Price fluctuation of commodities in local and global markets was the reason why loan against trust receipt (LTR) was turning defaulted in Chittagong, according to 48 percent respondents of a Bangladesh Bank study.
The findings came when BB interviewed LTR clients and officials of different bank branches in May-June 2012 and April this year.
The loan against a trust receipt is provided to a client when the documents covering an import shipment are given without payment. Under this system, the client will hold their sales proceeds in trust for the bank, until the loan allowed against the trust receipt is fully paid.
According to the study report, the total LTR was Tk 48,312 crore until September 2013, which was 32.82 percent of the total outstanding trade financing. Of the amount, Tk 9,352 crore turned into term loans or default loans as those were not paid timely.
Bank officials said a major portion of the LTR was from Chittagong where commodity traders took the loans from different banks for a short period. But later they failed to pay the loans in time.
In the study, 8.7 percent respondents blamed exchange rate fluctuation for the LTR turning into default loans, while 4.8 percent mentioned transfer of fund, and 16.3 percent stocking commodities for a long period as a reason. Besides, 22.1 percent cited various other reasons.
The study said the possibility of recovering these term loans is apparently very low due to a lack of adequate mortgage, absence of goods in the banks' warehouses and fluctuation of prices of unsold goods.
In many cases, importers/clients divert the fund to purchase lands, invest in the stockmarket and set up new business, it said.
The study said interest rate for LTR loans and commissions for letters of credit (L/C) are much higher -- interest rate 13 percent to 22 percent per annum and commission 0.25 percent to 0.50 percent per quarter.
"One kind of evil competition has been observed among different bank branches in case of LC opening and providing LTR facilities against large groups in order to meet their profit target at the branch level," the report said.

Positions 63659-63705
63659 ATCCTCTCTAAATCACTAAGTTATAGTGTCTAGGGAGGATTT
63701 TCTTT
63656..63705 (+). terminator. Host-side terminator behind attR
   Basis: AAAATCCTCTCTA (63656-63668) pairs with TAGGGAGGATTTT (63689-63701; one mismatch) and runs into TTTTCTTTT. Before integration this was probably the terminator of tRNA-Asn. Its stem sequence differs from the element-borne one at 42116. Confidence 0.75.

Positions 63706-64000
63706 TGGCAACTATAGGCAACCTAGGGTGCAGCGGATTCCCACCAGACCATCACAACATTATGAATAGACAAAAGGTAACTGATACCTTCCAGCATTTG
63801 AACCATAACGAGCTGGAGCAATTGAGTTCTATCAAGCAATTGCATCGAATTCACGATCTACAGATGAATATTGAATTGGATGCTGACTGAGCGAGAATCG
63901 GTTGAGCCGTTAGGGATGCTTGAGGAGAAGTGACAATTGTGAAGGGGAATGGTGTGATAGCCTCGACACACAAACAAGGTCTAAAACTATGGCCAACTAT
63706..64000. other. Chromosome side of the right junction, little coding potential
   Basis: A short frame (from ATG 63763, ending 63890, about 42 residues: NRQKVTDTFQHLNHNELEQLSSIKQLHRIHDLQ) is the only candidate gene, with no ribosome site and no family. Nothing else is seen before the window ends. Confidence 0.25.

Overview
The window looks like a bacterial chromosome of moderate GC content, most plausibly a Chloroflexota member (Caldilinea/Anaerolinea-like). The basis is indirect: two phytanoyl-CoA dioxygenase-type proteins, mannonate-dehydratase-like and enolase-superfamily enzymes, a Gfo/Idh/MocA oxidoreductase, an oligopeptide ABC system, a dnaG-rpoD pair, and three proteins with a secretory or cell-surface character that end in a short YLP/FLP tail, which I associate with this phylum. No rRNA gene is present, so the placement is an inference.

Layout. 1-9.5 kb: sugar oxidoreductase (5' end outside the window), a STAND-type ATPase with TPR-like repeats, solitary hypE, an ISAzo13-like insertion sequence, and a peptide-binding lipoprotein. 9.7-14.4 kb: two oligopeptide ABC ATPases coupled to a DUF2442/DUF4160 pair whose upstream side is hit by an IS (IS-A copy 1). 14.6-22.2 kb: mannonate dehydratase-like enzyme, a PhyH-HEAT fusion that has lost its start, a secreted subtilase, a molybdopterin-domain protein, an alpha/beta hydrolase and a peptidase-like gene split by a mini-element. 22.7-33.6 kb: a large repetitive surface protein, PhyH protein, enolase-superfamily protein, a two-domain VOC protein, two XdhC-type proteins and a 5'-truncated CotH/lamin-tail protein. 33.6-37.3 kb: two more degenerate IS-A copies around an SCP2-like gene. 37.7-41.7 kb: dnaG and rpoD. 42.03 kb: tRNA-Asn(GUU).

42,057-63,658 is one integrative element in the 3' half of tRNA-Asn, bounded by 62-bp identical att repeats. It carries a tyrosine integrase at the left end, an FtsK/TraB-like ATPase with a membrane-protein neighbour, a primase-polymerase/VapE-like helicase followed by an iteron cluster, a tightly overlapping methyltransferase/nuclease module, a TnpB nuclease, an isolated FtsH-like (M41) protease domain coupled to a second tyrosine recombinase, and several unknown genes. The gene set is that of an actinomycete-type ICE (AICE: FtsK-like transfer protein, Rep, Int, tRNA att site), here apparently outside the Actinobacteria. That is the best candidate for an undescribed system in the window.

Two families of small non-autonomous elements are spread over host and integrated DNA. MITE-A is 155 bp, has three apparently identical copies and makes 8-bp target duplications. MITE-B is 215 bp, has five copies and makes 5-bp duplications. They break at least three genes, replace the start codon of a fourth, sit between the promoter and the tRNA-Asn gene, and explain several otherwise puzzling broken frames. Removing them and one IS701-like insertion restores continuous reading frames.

The study also found that bank branches often open LCs and provide LTR facility as instructed by banks' head offices which creates a problem for branch managers to assess their clients. As a result, the LTR is not adjusted and turns defaulted at one stage.
It was also observed that the same borrower or group is taking the LTR facility from different banks due to the lenders' 'single borrower exposure limit'. As the banks have no information on the clients' loan amounts from other banks, borrowers or importers are repaying loans to one bank by taking loans from another.
The BB conducted the survey to gauge the extent of LTR given by the banks against LCs and identify malpractices.
An official of a private bank said most of their LTR were generated in Chittagong region and several banks have been facing serious problems due to such loans.
The managing director of a private bank said the LTR has been a recognised practice for long in case of commodity loans.
However, the banks have taken a lesson from the recent default loan crisis in Chittagong involving the LTR.
BB Deputy Governor SK Sur Chowdhury said the central bank has investigated the irregularities regarding the LTR in Chittagong. On the basis of the probe, the loans remaining unpaid for long have been classified and provision has been kept against the loans, he said at a recent press conference.
Punitive measures were taken against those who were involved in such malpractices, Chowdhury said, adding that the banks have been asked to form a taskforce to realise the loans.